How many food rules did you learn before age 10? Food rules guide our conscious and subconscious drivers or reasons for eating. And this is one of the reasons why Eating for You focusses on habits, rather than food.
What are food rules?
By food rules, I mean the things that were spoken about,
As well as the not so obvious associations that were formed with food.
In my own family, there were a number of rules too.
- We said grace before we ate.
- We had to eat everything that we were given to eat.
- We couldn’t have dessert unless we ate our main meal.
- We couldn’t leave the table until we had eaten everything plated for us.
- We had fish and chips on Friday nights and a roast meal on Sundays!
I love sharing the story about my sister on the night she wouldn’t eat her green beans.
I believe she had to sit at the dining table by herself for an hour or more.
But she still didn’t eat her beans!
My parents grew up during the depression years,
So I understand why food wastage was not allowed.
And I agree that food is precious and not to be wasted.
However, how could my parents know how much food we needed to eat to satisfy our physical hunger?
Not so obvious rules
The not so obvious rules form when food is used to reward or soothe.
The words I remember are,
“If you are a good girl, I will buy you an ice-cream, a soft drink, or lolly.”
“How about a sweet to take away the pain?”
And if I was upset, because I had fallen over
“How about a sweet to take away the pain?”
And of course, I said “yes”.
Now I don’t blame my parents for the rules that I grew up with,
They had our best interests at heart.
And they were not trained in food psychology!
How food rules impact our habits?
The food rules we learned as children, and the ones that we have learned since, from friends and fad diets, consciously or subconsciously affect what, why, how, and when we eat.
9 Drivers for eating
The Eating for You approach highlights 9 drivers or reasons for eating.
These drivers fuel our eating habits.
#2 Physical hunger
#3 Spiritual and ethical beliefs
#4 Food knowledge and skills
#5 Food preferences
#6 Eating for pleasure
#7 Emotions and stress
#9 Body image
The drivers help us to understand our eating habits and how we can change them.
Our food rules can impact on each of these drivers in a positive or negative way.
Angie shared in a research interview,
“There has been more stress in my life from food and my body issues than anything external. That has probably given me the most grief in 15 years.
It has probably caused me to cry more than anything. That would be my number one trigger, which is counterproductive.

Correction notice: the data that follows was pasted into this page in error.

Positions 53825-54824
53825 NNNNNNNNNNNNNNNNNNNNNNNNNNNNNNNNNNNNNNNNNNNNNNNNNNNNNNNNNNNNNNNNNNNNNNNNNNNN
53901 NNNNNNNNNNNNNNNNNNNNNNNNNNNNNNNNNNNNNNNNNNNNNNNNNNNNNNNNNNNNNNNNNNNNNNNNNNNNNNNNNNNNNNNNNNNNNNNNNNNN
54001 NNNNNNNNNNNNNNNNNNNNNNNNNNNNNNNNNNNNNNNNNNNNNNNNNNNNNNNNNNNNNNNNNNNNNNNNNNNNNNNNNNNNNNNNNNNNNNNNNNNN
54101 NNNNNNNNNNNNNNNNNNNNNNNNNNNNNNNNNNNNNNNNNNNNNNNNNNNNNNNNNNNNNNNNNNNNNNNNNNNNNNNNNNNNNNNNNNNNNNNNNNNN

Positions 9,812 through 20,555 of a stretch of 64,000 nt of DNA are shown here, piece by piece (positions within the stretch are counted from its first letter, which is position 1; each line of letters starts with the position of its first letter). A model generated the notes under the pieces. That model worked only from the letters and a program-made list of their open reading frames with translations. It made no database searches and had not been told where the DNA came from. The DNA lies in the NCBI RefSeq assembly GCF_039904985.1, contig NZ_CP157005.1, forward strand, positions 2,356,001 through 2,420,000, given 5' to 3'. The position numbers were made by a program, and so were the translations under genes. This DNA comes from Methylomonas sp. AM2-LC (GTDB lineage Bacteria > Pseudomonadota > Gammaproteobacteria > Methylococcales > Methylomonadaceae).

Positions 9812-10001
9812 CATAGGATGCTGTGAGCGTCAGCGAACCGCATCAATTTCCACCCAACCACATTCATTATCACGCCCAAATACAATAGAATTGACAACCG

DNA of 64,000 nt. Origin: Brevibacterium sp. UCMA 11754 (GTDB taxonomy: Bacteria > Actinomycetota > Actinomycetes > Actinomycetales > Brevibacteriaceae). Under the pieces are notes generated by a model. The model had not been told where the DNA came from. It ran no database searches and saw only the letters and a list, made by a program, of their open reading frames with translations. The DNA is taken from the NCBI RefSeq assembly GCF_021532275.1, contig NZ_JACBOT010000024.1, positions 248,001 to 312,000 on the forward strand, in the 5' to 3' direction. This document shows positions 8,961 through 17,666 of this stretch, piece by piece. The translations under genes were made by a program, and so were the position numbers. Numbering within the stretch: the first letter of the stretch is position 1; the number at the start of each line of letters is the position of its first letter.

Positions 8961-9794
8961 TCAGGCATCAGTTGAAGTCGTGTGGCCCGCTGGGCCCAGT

The whole trying to do the right thing, going on diets and changing the way you eat and exercise to get certain results and never getting them.”
For Beth, her frustration was different.
“I don’t have one big thing to change like I don’t drink alcohol so I can’t just give up alcohol, and I don’t have 2L soft drink a day, like some people, so I can’t just give that up.
I don’t eat fast foods or take away foods, and I don’t even buy Thai take away, but I would meet with a friend and eat at a Thai café. So I don’t have one major big thing.
So, I think my main things are portion size but I also do snacking.”
I know that my experience of having food plated for me as a child is not uncommon.
But having to eat everything I was given, regardless of my level of hunger meant that I learned to overeat. I had no sense of how to select an amount of food to satisfy physical hunger.
Becoming a dietitian gave me everything there was to know about health, nutrition, and food, but the steps I took to learn how much I needed to eat led me to create the Eating for You approach.
These stories might sound familiar?
Not only does the Eating for You approach help you to identify your main drivers for eating.
The mindfulness-based approach guides the transformation of each habit, one by one, with patience and practice.
It prioritises tuning into your hunger level, as physical hunger is the gateway to understanding your real drivers, or reasons, for eating.
Physical hunger is the gateway to understanding your real drivers, or reasons, for eating.
By focussing on one habit at a time, you can put a strategy in place and not become overwhelmed.
For Angie, she shared with me during the research interview, that she let go of her concern about weight and prioritised her health and happiness.
Beth realised during the Foundations Course, that her overeating was related to boredom eating, and she has the skills now to know the difference between physical hunger and eating through boredom.
And for me, tuning into physical hunger before I eat has become a natural part of my experience of eating.
The Eating for You approach is not a quick fix, but it offers a life long solution to the types of eating habits explained above.
Like to get started?
If you are ready to transform your eating habits, you are welcome to join me in an Eating Habit Profile.
In the free, online call, we identify your main driver that requires attention, and
I get you started with your first step towards a new way of eating, without overwhelm or false promises created by diets.